There's a reason that vape was the Oxford English Dictionaries' Word of the Year.
There is a lot of buzz about the newest tobacco delivery system.
In Kentucky, the Farm Bureau is talking about a tax on e-cigarettes, a Lexington researcher is trying to see whether they can really help people quit, and the Urban County Government has added e-cigarettes to its indoor smoking ban.
It's all part of the vaping trend — in which users inhale and exhale the vapor produced by an electronic cigarette or similar device — that is causing a global stir.
The use of e-cigarettes and vaping equipment has been debated from Lexington, where the Urban County Council banned indoor vaping in November; to New York City, where indoor vaping bans sparked protest; to London, England, where the opening of the first shops set off a debate about the health effects of e-cigarettes.
The use of electronic cigarettes is expected to exceed the use of traditional, combustible cigarettes within the decade, according to Bonnie Herzog, managing director for tobacco research for Wells Fargo Securities, which is following the industry. As vaping spreads, so do the questions about when and how e-cigarettes should be sold and used.
Pushing for equal taxation
The Kentucky Farm Bureau is discussing pursuing a tax on e-cigarettes similar to the 60-cent tax on a pack of regular cigarettes, director of public relations Jeff Harper said.
The Farm Bureau previously supported a law creating penalties for minors found with e-cigarettes and the stores that sell the products to minors. It was signed into law by Gov. Steve Beshear in April.
Combustible cigarettes and vaporized cigarettes should be "treated equally" as far as taxes, he said.
There are issues to be worked out, he said. For example, do you tax the liquid that produces the vapor or the device that uses the liquid?
He said Minnesota already had made that decision. Single use e-cigarettes and liquid that contains tobacco are taxed at a rate of 95 percent of the wholesale cost. Reusable devices and liquid without tobacco are not taxed.
"It is a challenge to come up with a fair and equitable way," Harper said.
Scott White, chairman of the Lexington-Fayette County Board of Health, said that letting the public know about the health consequences of e-cigarettes, combined with increasing taxes, is the way to keep the vaping trend from growing.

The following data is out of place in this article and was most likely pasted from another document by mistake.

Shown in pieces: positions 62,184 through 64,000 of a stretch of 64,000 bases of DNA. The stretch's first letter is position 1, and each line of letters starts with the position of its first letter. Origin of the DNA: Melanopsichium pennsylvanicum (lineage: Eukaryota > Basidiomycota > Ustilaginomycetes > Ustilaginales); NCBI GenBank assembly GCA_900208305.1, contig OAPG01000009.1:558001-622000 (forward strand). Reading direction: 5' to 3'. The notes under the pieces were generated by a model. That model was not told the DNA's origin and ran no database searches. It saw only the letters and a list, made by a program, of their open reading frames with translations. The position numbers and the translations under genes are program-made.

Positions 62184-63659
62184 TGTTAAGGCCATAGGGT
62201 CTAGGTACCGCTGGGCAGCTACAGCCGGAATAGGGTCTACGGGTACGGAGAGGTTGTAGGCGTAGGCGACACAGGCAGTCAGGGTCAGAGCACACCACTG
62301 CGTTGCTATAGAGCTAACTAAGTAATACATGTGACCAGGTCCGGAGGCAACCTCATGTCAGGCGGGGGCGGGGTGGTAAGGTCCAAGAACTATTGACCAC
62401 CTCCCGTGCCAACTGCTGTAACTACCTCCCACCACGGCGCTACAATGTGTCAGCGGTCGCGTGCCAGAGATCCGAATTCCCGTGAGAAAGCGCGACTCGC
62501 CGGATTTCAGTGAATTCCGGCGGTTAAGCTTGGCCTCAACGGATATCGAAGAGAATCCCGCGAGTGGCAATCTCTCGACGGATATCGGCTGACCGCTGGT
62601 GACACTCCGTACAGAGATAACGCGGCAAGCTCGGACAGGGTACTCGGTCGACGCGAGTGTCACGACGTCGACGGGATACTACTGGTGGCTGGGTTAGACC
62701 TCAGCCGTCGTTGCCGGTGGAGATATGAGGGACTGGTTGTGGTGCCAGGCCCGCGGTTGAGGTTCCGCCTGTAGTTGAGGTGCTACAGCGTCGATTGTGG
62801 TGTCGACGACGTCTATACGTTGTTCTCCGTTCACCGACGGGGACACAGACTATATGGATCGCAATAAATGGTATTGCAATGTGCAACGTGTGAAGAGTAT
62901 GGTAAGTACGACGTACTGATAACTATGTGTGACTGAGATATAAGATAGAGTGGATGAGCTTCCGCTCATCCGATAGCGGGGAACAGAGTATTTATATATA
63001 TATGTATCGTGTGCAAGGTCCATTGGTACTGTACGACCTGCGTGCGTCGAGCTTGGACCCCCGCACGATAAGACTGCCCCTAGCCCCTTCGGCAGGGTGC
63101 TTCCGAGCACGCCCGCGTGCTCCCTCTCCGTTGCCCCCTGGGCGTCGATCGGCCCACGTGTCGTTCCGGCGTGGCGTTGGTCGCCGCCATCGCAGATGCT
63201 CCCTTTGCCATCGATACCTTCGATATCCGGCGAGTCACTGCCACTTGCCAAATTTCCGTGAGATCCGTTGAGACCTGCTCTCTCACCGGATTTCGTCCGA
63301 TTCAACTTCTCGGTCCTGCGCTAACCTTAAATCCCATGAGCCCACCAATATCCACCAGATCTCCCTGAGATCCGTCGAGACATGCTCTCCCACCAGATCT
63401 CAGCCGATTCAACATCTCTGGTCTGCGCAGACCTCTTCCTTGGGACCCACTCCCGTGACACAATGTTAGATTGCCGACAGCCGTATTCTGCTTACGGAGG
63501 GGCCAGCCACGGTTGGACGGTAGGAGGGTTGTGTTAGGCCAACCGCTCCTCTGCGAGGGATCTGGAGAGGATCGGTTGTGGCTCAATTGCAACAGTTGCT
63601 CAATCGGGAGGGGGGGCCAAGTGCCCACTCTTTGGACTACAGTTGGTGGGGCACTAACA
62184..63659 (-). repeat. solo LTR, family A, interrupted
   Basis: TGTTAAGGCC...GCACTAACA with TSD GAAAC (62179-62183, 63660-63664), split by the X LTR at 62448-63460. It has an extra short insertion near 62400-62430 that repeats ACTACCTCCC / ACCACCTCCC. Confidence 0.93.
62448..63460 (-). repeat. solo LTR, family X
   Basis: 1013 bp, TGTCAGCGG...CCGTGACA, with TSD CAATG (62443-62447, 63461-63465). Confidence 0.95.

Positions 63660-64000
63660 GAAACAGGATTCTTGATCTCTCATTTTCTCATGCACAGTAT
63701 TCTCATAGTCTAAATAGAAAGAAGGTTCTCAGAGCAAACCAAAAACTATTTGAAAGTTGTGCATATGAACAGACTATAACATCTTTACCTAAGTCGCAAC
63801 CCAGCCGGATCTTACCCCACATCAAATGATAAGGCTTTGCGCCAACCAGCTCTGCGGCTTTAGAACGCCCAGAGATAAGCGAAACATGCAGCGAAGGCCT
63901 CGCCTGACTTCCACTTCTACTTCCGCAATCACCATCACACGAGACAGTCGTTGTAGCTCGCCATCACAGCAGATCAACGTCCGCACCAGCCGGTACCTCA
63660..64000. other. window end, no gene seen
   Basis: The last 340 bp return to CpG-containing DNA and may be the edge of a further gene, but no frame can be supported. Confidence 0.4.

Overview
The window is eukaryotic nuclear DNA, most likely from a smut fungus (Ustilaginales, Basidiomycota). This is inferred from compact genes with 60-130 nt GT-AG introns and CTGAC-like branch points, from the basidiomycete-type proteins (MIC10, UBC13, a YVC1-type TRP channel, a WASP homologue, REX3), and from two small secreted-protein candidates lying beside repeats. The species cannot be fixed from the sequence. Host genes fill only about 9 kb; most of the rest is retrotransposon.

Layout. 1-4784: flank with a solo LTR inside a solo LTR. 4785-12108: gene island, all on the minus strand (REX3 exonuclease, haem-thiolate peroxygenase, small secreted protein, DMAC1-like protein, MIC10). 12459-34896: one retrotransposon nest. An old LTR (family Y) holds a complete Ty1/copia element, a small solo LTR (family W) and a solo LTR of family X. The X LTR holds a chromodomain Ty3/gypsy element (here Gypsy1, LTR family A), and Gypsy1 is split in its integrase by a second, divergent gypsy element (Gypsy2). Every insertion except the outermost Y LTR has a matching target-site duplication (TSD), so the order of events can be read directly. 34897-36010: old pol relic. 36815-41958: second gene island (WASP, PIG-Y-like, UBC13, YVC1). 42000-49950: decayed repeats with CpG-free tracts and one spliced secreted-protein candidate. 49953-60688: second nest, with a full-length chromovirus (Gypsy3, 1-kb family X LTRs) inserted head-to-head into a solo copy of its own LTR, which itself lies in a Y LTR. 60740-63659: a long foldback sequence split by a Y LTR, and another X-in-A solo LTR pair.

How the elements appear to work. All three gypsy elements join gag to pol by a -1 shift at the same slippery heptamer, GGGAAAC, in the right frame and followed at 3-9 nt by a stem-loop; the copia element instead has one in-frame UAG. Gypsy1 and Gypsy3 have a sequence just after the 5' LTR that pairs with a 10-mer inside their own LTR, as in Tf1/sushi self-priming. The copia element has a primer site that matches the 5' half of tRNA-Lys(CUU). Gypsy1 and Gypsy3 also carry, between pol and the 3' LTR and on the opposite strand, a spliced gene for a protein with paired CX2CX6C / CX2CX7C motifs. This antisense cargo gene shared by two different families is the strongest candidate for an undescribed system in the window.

"We know that increasing taxes on tobacco is a motivating factor for folks to quit. Hopefully, this will have a similar impact on folks who have become dependent on nicotine vaping devices," he said, adding that he hoped the Farm Bureau would continue to explore taxing e-cigarettes.
Dr. James Borders, a principal investigator at Central Kentucky Research Associates, recently has found himself in the position of telling test subjects there are no safe tobacco products but asking them to vape anyway.
Borders is conducting research sponsored by e-cigarette manufacturer Altera on 270 people. The goal, he said, is to see whether e-cigarettes can help people quit smoking traditional cigarettes.
Borders, who has never smoked and whose father died of smoking-related health issues, said he was telling every study participant that quitting altogether was the best thing for their health.
"We are not aiding and abetting" smoking, he said. Instead, the research will help determine whether there are any benefits to career smokers who have tried to quit a number of other ways.
And, he said, because Kentucky has the highest rate of adult smokers in the country, it is worth investigating a way that might help people quit.
Continued growth likely
With Big Tobacco companies getting into the vaping business, the practice is likely to continue to grow, said Richard Smith, spokesman for Reynolds Vapor Co., a part of tobacco giant Reynolds American.
Reynolds created its product from the ground up, said Smith. Some other big tobacco companies bought existing e-cigarette companies, although not all are invested in e-cigarettes, Herzog said.
It's been a lucrative addition for Reynolds. The company reported a 9 percent boost in net income following the test marketing of its e-cigarette, VUSE, in Colorado and Utah. Smith said that as more people use e-cigarettes, there will be increased pressure to allow their use in public.
"They should not just be lumped into smoking bans" because that might discourage traditional smokers from switching to a safer alternative, Herzog said.
"It's just creating one more barrier to switching," he said. "Where is the incentive?"
Vaping, Herzog said, "is transforming tobacco."
But, he said, "we make no health claims with the product. There is no safe tobacco product. We want to be quite clear about that so adult tobacco consumers can make an informed decision."